Alastair Donaldson

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Alastair Donaldson (27 April 1955, in Edinburgh – 18 June 2013, in Edinburgh[1]) was a Scottish multi-instrumentalist, and was the bass guitar player for the Scottish punk/pop band The Rezillos, for whom he played under the stage name of William Mysterious.[2][3][4]

He was a formative member of the folk ensemble Silly Wizard prior to his involvement with The Rezillos,[5] and appears on many of their recordings under his real name. He appears on the Rezillos' second single for Sire Records, a double A-side featuring the songs "Flying Saucer Attack" and "My Baby (Does Good Sculptures)" and also on their first studio album Can't Stand The Rezillos.[4] He took over the bass slot in the Rezillos whilst working as their saxophonist. He left The Rezillos after a British tour supporting The Ramones, although he did make a guest appearance at the Rezillos' final gig at the Glasgow Apollo, where he returned to his original role of saxophone player alongside his replacement on bass guitar, Simon Templar (born Simon Broomfield). This performance was captured on The Rezillos' live album, Mission Accomplished (But The Beat Goes On). He also appeared on the B-side of the single version of "Top of The Pops", playing saxophone on the instrumental track, "20,000 Rezillos under the Sea". This track itself was a re-imagining of the "William Tell Overture" by the classical composer Rossini.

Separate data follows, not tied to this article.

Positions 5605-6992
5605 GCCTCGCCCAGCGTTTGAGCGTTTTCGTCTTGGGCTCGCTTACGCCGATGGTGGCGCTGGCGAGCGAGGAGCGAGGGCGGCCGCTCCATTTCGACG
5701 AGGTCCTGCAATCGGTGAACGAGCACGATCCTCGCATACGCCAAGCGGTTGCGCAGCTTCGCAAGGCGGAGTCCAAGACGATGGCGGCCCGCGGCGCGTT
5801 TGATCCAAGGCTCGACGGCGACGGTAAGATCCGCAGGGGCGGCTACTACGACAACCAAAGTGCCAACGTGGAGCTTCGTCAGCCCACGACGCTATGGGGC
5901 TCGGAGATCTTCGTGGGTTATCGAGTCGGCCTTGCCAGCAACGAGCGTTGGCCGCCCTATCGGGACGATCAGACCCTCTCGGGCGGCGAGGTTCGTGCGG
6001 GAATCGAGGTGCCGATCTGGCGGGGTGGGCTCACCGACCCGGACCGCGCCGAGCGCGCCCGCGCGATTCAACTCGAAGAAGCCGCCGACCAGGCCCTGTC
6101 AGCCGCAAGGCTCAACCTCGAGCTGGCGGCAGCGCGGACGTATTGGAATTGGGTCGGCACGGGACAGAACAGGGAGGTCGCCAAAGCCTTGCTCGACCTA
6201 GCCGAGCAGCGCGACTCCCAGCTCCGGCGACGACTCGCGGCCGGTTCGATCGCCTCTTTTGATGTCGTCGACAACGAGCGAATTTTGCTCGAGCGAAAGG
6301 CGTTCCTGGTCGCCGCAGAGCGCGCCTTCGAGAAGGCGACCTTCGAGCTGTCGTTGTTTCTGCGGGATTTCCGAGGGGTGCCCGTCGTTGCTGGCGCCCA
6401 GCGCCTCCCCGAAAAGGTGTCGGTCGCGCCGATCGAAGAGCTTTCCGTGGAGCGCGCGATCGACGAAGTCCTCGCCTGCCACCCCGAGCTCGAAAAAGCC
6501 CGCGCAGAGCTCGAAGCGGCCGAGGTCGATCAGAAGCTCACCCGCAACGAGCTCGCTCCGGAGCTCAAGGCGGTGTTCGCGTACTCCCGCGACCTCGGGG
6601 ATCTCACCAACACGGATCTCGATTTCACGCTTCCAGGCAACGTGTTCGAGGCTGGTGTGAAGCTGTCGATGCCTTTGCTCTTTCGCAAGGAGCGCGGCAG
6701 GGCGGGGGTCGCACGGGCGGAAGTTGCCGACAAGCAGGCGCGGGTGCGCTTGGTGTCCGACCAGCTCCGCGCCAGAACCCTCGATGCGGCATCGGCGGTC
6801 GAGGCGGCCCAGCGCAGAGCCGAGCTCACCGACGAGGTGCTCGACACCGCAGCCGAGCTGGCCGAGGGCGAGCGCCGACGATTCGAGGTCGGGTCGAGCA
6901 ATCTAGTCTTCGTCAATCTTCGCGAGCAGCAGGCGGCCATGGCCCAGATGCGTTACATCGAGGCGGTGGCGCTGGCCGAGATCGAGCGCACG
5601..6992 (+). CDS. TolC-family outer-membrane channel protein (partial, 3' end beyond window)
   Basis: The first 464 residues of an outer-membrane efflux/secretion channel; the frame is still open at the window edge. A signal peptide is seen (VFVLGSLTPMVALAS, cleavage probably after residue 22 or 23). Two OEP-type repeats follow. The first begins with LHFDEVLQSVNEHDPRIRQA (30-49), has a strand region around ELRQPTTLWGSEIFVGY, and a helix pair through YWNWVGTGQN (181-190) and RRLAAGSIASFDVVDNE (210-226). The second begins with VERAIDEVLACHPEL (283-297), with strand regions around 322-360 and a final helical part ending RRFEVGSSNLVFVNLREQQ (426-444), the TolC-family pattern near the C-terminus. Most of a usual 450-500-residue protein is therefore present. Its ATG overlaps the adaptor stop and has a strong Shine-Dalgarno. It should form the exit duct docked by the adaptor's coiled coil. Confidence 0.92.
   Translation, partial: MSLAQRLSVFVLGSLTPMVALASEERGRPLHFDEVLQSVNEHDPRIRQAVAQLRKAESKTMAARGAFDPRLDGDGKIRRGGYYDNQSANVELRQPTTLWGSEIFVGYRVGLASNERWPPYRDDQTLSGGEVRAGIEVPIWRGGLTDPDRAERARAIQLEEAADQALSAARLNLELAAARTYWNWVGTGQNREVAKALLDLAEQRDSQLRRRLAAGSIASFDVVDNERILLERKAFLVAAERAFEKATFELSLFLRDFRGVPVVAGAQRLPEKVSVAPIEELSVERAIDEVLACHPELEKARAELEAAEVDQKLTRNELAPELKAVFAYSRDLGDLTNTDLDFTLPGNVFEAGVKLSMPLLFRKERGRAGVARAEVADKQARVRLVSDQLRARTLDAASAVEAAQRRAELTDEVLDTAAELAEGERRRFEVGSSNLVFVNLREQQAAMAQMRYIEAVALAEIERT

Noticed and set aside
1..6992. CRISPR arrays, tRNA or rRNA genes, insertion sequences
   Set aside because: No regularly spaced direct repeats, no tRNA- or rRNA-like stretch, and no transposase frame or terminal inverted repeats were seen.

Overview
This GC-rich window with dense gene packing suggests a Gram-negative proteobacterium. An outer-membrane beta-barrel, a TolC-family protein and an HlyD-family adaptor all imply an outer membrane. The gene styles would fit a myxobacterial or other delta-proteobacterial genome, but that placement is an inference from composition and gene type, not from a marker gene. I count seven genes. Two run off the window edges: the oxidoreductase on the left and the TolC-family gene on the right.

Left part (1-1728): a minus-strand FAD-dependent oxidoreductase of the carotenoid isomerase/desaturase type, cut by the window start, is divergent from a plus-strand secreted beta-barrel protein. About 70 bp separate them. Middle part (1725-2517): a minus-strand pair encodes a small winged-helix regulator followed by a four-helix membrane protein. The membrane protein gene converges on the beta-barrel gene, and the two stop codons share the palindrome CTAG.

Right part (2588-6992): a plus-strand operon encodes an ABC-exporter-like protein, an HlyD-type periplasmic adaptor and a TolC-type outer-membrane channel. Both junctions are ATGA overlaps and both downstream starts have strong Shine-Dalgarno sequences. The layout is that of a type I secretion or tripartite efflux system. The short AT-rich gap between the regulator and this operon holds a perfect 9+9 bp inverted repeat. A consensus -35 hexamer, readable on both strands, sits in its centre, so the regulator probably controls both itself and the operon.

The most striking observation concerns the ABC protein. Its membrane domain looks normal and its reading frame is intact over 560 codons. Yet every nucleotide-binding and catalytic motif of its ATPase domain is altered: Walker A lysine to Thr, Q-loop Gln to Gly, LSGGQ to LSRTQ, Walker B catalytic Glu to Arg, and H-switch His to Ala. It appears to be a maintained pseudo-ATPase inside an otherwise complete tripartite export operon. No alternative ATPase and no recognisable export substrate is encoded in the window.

After leaving the Rezillos, he released one single in 1982 as William Mysterious with Alastair Donaldson on the independent Mezzanine label, "Security of Noise" b/w "Alright".[6] After The Rezillos split up for the first time in 1978, former members became The Revillos, and Donaldson rejoined them in 1979 for the Rev Up LP where he once again played bass.[4]

After this final outing with The Revillos he retired from recording and touring, but was still semi active in live work in his native Edinburgh up until his death on 18 June 2013.

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